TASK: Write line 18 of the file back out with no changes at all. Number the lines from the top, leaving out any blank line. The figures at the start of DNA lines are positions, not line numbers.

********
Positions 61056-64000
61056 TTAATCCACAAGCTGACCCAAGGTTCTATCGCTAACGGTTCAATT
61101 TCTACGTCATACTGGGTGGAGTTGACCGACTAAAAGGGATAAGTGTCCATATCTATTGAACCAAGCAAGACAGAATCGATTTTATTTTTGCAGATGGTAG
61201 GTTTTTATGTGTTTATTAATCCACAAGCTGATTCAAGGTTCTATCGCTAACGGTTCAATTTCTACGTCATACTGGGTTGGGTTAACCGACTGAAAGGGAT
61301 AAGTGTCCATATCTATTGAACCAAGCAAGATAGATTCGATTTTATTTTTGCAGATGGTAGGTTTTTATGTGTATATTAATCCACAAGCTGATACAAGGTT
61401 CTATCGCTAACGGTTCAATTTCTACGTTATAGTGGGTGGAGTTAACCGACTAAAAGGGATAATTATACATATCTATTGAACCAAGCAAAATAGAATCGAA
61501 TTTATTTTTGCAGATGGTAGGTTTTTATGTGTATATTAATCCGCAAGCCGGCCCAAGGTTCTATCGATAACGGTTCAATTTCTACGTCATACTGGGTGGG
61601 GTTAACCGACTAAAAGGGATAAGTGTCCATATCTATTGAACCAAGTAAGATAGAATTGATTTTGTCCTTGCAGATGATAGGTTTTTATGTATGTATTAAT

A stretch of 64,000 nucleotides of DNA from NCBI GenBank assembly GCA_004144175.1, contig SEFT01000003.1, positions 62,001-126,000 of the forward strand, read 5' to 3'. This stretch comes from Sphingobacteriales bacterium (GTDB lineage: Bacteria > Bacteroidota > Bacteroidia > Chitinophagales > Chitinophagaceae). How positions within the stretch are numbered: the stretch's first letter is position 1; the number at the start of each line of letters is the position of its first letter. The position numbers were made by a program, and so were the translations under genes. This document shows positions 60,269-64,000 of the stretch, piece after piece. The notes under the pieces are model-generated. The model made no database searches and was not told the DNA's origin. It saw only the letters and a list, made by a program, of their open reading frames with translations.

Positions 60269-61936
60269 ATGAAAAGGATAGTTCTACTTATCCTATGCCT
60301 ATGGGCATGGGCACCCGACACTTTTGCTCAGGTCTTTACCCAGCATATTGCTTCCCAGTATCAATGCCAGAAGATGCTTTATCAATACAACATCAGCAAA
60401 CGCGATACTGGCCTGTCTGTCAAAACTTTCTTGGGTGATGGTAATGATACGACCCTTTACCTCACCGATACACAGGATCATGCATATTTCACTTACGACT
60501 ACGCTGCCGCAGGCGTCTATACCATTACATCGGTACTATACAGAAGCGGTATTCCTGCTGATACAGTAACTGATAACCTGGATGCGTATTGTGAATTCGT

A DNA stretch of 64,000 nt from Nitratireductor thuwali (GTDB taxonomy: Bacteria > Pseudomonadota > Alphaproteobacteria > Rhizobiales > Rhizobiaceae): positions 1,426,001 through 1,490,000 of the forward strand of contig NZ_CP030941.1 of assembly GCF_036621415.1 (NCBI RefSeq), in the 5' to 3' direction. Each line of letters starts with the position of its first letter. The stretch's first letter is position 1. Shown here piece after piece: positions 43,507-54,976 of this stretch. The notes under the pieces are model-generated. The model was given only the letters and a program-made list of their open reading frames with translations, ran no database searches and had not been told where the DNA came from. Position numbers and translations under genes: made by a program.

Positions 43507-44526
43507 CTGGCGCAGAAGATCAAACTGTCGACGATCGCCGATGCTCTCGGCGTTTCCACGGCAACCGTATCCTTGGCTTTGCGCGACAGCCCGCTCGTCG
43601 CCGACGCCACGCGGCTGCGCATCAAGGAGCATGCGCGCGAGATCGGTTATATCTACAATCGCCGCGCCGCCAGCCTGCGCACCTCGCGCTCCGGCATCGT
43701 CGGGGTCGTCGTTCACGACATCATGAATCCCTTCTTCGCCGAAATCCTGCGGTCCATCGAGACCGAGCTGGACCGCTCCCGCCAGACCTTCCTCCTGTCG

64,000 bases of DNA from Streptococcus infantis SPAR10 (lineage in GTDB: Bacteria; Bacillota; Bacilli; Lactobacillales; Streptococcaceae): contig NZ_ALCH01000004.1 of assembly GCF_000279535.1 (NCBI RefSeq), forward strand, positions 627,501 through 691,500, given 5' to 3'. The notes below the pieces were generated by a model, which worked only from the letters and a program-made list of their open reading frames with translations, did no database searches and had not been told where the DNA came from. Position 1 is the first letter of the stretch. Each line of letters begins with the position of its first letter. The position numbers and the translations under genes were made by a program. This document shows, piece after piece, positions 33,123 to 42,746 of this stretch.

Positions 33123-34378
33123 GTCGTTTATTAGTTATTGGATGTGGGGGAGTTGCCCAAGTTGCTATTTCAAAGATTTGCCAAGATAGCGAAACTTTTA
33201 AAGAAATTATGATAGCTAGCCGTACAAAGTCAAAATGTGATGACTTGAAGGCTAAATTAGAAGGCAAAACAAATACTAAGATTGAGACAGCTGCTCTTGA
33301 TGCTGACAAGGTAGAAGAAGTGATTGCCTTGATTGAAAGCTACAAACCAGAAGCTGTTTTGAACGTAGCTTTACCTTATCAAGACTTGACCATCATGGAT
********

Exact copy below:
43601 CCGACGCCACGCGGCTGCGCATCAAGGAGCATGCGCGCGAGATCGGTTATATCTACAATCGCCGCGCCGCCAGCCTGCGCACCTCGCGCTCCGGCATCGT